‘Non-consent’ law in France approved

This legislation will protect children from rape and sexual abuse.

The ‘non-consent’ law has now been approved in France. This law establishes an age of ‘non-consent’ at 15, which means that a child cannot be considered to have consented to a sexual act.

Proposed by Emmanuel Macron’s government, the law passed with cross-party support. “In this way, no adult will be able to claim consent from a minor under this age of non-consent,” the minister of justice, Éric Dupond-Moretti, told the lower house of the French parliament, Assemblée Nationale.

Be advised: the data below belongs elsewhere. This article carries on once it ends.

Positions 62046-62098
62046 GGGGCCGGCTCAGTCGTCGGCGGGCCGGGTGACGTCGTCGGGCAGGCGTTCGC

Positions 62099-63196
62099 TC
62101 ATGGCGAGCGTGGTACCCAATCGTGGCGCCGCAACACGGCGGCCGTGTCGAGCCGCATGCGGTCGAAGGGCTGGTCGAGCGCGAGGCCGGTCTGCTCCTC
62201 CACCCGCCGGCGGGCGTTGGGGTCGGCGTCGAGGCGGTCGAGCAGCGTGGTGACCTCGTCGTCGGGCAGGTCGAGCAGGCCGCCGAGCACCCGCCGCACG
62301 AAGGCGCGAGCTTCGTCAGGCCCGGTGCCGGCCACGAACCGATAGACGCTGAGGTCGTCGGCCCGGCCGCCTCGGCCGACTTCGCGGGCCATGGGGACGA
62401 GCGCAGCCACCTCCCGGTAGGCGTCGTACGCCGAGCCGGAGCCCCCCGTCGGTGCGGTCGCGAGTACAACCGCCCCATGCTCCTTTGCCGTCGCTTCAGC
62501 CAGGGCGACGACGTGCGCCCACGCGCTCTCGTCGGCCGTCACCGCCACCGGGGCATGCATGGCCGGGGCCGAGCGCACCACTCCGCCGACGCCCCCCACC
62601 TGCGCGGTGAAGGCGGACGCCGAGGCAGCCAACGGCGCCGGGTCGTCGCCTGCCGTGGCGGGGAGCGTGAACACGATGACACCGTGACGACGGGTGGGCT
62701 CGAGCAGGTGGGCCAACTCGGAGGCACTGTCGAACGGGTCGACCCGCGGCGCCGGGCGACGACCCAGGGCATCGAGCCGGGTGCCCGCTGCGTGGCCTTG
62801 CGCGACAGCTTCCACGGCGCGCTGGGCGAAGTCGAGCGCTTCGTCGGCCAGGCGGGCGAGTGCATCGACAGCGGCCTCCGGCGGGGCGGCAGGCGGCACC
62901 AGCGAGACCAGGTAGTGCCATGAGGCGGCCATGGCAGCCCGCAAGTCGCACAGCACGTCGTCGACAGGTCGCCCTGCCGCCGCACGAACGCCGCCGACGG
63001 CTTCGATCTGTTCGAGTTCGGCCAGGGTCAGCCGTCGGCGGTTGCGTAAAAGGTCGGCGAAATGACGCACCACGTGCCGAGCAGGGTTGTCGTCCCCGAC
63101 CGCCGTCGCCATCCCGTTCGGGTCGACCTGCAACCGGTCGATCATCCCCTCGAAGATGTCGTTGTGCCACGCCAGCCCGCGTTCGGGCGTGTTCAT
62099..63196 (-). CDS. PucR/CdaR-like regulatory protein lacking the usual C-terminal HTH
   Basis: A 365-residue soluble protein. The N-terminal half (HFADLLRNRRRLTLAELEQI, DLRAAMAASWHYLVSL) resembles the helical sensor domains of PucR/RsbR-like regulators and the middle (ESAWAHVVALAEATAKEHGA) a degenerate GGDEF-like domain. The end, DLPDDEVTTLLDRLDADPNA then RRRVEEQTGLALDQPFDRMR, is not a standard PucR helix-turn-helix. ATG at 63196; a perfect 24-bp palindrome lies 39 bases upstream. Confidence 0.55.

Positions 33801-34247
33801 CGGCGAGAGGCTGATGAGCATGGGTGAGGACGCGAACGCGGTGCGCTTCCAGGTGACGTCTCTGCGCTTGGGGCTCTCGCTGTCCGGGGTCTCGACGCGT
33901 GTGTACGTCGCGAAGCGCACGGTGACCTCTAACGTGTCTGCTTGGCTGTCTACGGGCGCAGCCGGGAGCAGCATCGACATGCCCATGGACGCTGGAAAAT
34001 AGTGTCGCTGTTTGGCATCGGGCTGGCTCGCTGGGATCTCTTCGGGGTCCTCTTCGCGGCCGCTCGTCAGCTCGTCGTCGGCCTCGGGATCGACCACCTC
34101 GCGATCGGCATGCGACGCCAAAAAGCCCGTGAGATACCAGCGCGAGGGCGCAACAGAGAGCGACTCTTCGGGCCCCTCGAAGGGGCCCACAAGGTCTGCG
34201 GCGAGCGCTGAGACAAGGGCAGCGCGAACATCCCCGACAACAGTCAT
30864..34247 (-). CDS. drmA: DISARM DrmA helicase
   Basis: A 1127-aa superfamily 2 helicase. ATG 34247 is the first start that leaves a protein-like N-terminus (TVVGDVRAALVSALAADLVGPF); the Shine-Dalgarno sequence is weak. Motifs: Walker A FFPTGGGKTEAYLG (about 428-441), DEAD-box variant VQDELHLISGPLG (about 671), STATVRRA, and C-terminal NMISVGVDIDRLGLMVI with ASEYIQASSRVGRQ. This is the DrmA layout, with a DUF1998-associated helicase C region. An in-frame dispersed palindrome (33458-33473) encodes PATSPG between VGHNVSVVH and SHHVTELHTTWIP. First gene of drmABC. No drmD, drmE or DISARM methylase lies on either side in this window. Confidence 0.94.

The new law stipulates that “any act of sexual penetration of whatever nature,” including oral sex, committed by an adult on a person under 15 will be considered rape.

It also includes a so-called “Romero and Juliet” clause to avoid criminalising sex between young adults and teenagers. The punishment in the new law will only apply if the age difference between the adult and the under 15 is at least five years.

Around 300 amendments were proposed and discussed, but the law, proposed by Emmanuel Macron’s government, was passed with cross-party support. In France, the penalty for rape is set at 20 years.

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